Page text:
Tornado, Hurricane, Thunderstorm Movies
“This Database Only contains the source or Website address where the movies are located. Just like Midi Files and other common downloads, movies online are increasingly becoming a sore spot for linking due to bandwidth issues. But all is not lost, the text address gives you an idea where you can find the movie, so it won't be hard to find once you visit the source. Enjoy!”
Cycle 1 Chandra Science Images
Peering into the Heart of the Crab Nebula [QuickTime, .tiff]
Popular Science 5 Year Guide to Space Exploration
These three sites, from NASA's premier telescopes and Popular Science magazine, should offer plenty to users with even a passing interest in astronomy and space exploration. The first site features a collection of amazing images from the Chandra orbiting X-ray observatory that were recently unveiled at a meeting of the American Astronomical Society. Highlights include a crossbow-shaped shock wave of warped gas, a jet that emanates from the center of the galaxy and extends across 360 thousand light years toward a brilliant hot spot, and a hot bubble of matter surrounding a dying star. The images are offered as thumbnails which link to a larger image with a description. “Handouts,” images with descriptions that can be printed on a single page, are also available. The second site features some recently released images of the Crab Nebula from the Hubble Space Telescope which reveal the structure of the Nebula's center with unprecedented detail. The images are offered in several sizes and formats, along with a QuickTime movie and the official press release. The final site is a guide to the more than 100 NASA missions planned for the next five years. The missions are grouped by year, with links to detailed information such as launch date, estimated cost, objectives, mission details, images (where available), and the homepage for the official site. Other sections include a tech focus, an interactive timeline of spacecraft propulsion, and a crossword puzzle. [MD] (From the Scout Report)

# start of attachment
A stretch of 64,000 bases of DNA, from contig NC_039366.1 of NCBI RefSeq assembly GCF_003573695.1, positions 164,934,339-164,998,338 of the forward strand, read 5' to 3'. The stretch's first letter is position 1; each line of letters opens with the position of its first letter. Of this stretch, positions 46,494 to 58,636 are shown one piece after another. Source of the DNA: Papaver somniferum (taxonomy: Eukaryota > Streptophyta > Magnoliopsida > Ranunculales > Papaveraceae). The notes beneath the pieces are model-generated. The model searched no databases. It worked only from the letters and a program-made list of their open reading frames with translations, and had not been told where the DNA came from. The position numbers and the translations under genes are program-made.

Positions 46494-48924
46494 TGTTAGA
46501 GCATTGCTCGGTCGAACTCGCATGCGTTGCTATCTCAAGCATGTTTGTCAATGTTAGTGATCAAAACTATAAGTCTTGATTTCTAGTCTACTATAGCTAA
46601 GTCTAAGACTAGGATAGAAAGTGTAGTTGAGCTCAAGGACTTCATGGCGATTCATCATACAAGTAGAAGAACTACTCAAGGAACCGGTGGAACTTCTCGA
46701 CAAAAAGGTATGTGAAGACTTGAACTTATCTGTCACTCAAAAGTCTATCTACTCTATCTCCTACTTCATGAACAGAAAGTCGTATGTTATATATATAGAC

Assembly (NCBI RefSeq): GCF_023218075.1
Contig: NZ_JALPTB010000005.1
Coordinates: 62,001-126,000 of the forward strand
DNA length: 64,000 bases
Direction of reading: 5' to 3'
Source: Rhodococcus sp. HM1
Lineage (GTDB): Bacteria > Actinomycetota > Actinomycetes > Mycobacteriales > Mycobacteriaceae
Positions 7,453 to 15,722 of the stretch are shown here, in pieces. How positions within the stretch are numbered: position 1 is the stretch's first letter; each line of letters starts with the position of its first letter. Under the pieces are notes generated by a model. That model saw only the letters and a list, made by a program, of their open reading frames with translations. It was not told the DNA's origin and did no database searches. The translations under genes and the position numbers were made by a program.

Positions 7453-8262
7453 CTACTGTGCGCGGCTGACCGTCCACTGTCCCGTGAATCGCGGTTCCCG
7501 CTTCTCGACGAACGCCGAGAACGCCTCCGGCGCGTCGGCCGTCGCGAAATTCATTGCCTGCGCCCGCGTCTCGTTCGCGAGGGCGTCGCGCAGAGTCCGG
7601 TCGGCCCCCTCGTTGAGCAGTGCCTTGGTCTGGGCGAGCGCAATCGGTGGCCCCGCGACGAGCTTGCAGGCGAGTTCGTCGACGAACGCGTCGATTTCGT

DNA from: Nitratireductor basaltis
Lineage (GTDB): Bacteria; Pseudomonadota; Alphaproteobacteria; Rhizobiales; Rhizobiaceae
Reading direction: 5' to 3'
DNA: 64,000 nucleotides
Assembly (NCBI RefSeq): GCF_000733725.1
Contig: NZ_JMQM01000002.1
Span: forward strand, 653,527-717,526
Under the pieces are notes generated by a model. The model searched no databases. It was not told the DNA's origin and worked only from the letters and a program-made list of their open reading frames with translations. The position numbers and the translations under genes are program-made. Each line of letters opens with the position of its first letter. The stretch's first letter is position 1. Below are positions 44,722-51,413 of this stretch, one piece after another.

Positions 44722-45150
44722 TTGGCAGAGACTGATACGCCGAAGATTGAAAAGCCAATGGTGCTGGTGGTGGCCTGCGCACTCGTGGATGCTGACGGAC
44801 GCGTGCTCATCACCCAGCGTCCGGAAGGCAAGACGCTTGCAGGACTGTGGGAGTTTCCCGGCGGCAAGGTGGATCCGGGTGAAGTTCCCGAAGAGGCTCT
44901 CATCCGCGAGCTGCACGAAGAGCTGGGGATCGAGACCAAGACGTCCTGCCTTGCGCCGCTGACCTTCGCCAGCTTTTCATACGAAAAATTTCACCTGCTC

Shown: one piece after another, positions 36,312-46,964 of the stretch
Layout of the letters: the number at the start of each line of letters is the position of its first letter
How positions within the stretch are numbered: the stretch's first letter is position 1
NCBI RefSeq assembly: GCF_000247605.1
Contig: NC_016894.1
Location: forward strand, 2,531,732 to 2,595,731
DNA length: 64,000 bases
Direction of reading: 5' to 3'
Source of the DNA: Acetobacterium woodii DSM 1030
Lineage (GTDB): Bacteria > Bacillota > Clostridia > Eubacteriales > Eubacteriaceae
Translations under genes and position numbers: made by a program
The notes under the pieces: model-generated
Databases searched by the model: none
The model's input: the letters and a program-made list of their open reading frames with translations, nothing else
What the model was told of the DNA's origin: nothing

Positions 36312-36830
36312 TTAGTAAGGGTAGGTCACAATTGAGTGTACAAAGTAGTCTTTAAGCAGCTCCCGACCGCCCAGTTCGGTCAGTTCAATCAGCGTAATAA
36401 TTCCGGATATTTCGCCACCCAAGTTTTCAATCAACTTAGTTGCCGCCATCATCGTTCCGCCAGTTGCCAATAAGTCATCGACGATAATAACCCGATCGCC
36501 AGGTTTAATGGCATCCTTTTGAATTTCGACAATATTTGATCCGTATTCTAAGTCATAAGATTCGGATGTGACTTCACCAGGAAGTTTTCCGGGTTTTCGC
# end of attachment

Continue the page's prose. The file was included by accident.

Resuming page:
Mars Orbiter Camera (MOC) Image Gallery
On May 22, NASA announced the “single largest one-time release of images for any planet in the history of solar system exploration,” adding over 20,000 images to its Mars Orbiter Camera (MOC) Image Gallery. This huge collection is offered in three galleries, one for each of the cameras used: narrow angle, wide angle, and global images. Many of the images are of such high resolution that objects on the surface the size of a school bus can be seen. This remarkable archive covers one Mars year (687 Earth days) beginning in September 1997 and extending through August 1999. Background information and instructions on using the gallery are also provided. [MD] (From the Scout Report)